Leaders & Managers
From the nitty gritty of daily management to addressing your aspirations of leadership, this section for leaders & managers tells you how to make strong leadership decisions, build effective teams, delegate and stay above the everyday management muddle.
Get tips, strategies, tool and advice on: performance reviews, preventing workplace violence, best-practices leadership, team building, leadership skills, people management and management training.
Good ideas aren’t hard to find. As long as you’ve got smart and creative people, there should be plenty of ideas. What’s hard is follow-through. Two examples: making the Rolling Stones album “Sticky Fingers” and Mick Jagger writing “Brown Sugar.”
Online shoe retailer Zappos is known for its knockout customer service. But CEO Tony Hsieh says his secret of success is really about his employees. “Our belief is that if you get the company culture right, most of the other stuff, like great customer service, will just happen.” That includes some unconventional ideas like paying new employees $2,000 to quit...
Managers can bring the most intelligent, creative people to their departments, but if the employees aren’t able to work as a team, the department’s productivity will suffer. If your team isn’t firing on all cylinders, it’s important to identify the reasons why … and what you can do to overcome the dysfunction.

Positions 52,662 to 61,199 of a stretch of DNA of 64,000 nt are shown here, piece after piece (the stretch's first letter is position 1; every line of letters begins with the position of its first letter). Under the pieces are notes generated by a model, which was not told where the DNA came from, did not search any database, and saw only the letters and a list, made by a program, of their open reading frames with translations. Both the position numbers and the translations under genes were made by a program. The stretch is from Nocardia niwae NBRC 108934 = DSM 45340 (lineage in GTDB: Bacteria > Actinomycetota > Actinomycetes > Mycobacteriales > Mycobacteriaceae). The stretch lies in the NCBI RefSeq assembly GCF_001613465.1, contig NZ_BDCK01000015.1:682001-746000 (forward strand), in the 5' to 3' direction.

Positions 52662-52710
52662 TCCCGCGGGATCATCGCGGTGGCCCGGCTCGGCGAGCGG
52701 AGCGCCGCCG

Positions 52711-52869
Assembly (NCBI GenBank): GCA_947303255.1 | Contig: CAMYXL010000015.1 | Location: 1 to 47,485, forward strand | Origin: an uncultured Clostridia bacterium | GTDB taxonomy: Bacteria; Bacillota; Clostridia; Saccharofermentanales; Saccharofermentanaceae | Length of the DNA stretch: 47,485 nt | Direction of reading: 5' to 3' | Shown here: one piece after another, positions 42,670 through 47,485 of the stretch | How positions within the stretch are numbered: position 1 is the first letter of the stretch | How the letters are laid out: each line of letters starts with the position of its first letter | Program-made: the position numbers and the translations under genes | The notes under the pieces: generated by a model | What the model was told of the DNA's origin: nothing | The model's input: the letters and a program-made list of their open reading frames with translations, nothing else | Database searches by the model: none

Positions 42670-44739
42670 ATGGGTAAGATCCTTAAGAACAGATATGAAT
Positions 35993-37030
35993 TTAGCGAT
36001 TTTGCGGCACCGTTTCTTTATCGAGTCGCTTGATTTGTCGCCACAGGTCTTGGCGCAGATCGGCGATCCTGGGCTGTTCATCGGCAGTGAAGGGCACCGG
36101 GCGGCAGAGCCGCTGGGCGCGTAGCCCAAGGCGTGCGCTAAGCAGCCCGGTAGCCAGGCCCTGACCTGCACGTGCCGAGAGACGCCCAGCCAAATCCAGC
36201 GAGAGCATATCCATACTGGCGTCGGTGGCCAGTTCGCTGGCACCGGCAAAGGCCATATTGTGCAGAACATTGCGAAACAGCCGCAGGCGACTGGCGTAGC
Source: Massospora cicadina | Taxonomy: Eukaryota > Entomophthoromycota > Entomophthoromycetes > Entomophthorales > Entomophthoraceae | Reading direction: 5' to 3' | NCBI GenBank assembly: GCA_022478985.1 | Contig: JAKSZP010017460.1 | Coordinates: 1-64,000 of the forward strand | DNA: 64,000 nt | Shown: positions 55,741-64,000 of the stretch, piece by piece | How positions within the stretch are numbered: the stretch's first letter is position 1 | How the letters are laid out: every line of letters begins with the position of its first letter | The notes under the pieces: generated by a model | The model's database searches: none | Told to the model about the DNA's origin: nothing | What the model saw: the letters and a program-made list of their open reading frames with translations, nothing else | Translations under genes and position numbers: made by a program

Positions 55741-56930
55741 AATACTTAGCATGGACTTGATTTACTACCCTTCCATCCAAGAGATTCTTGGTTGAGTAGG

Why did the industrial revolution begin in England, instead of, say, France or Germany? Two economists offer an explanation. They say the reason is Britain had more “tweakers”—skilled engineers and artisans who refined the signature inventions of the industrial age.
How does a top executive like Bob Pozen get it all done? Pozen has been a top dog at Fidelity and MFS Investment Management, as well as an attorney, law school professor, business school professor and author. His tips for extreme productivity:
Pete Sampras realized early in his tennis career that his opponent wasn’t beating him. Sampras was beating himself. It wasn’t just that he’d played badly, Sampras says now. “I also played without heart, which is a greater sin.” Later in his career, Sampras saw reality with rare objectivity. He lists five truisms as mostly fair and all realistic, starting with "You're only as good as your last win..."